Under a process established last year by the Maryland Health Care Commission, it is now easier for a one-room ambulatory surgery center (ASC) to add a second sterile operating room or to merge with another one-room ASC to form a two-room ASC.
The new process allows the Commission to grant an exemption from the certificate of need (CON) review to establish an ASC with two operating rooms in certain circumstances. The change is intended to promote the efficient use of surgical facilities and lead to greater access and lower costs for consumers.
The new exemption process creates opportunities for existing physician outpatient surgery centers (POSCs) to add a second operating room without obtaining a CON. It also creates opportunities for underperforming one-room ASCs to improve their utilization and efficiency by merging with other one-room ASCs.
Historically, a CON was not and is still not required for an ASC if the facility does not have more than one operating room. This loophole has resulted in Maryland having an extraordinary number of one-room ASCs, because obtaining a CON for more rooms was discretionary with the Commission and very expensive.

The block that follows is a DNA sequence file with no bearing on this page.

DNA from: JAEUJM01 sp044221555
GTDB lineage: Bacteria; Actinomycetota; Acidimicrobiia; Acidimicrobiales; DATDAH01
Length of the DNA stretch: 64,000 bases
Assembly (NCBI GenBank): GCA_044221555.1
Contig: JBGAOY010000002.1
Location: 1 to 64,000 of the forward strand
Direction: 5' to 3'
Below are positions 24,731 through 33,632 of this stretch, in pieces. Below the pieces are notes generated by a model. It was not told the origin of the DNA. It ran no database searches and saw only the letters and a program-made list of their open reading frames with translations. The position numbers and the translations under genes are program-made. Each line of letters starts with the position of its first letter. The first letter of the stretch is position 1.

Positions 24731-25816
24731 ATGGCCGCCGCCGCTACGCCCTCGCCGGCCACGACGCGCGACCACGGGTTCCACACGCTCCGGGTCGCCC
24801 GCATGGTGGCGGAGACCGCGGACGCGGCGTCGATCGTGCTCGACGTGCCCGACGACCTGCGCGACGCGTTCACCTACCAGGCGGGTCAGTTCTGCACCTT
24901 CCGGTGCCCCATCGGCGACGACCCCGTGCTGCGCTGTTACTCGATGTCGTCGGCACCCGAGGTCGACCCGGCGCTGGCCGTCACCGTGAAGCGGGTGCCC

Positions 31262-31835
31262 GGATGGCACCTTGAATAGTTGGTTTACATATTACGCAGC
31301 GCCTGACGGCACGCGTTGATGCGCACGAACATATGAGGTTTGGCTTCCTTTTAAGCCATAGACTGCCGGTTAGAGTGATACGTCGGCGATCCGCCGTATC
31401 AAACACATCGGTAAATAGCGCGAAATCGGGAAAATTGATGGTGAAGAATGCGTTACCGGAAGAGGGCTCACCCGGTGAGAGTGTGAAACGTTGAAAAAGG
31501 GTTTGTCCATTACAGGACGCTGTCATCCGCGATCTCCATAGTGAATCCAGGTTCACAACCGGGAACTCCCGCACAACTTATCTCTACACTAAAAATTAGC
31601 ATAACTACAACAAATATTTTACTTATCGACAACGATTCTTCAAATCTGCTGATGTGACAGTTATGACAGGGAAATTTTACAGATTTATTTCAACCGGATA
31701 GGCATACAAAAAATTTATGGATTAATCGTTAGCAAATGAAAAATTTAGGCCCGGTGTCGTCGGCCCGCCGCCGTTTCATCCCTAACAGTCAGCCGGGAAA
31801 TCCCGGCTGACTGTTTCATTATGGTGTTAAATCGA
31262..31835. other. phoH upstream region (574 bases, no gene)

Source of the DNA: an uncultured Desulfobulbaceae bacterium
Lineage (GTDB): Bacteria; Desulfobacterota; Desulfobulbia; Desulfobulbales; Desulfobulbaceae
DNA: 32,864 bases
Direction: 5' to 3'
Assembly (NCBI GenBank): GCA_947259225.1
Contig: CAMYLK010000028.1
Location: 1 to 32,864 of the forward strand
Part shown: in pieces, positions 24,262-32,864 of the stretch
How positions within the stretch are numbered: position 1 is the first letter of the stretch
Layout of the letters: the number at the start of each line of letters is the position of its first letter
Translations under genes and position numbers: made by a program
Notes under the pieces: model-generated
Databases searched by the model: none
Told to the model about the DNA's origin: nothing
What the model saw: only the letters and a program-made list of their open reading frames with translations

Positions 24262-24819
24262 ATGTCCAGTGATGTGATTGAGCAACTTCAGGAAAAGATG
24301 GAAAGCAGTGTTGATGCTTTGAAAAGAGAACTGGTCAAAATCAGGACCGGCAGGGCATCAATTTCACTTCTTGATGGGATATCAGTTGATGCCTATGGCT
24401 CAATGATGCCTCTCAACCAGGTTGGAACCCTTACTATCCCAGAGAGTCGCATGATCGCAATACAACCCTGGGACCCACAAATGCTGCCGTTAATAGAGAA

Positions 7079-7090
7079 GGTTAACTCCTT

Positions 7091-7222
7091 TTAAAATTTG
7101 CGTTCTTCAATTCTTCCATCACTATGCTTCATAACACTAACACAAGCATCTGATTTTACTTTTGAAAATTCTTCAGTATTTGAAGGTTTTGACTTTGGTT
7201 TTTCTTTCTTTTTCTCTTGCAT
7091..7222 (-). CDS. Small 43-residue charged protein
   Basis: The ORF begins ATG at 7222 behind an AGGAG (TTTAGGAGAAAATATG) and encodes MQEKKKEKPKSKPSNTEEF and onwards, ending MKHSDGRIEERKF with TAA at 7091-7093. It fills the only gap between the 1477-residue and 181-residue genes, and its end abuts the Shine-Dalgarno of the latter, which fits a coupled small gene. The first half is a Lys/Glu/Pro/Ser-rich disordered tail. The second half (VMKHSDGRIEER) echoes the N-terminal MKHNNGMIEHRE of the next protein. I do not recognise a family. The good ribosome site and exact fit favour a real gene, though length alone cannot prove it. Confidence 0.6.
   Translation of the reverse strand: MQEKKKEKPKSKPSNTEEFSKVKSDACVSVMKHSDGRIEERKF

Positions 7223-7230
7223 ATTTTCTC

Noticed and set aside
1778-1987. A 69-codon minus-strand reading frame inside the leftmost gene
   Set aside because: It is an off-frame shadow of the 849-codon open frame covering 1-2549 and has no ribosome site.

The Commission may now grant an exemption from CON review to establish an ASC with two operating rooms for the office of one or more health care practitioners or a group practice establishing a new ASC, expanding an existing POSC, or merging two separate POSCs to create an ASC.
An applicant proposing to establish an ASC through the exemption must show the need for two operating rooms, and that optimal capacity for both operating rooms can be reasonably projected to be achieved within three years. Applicants proposing to establish an ASC by consolidating two existing POSCs are not required to demonstrate that their existing operating rooms are used at or above optimal capacity, although current utilization levels may be a factor in how the Commission evaluates their future utilization projections. The new ASC also will be required to develop a modest charity care policy and commit to providing some surgical services to people who could not otherwise afford them.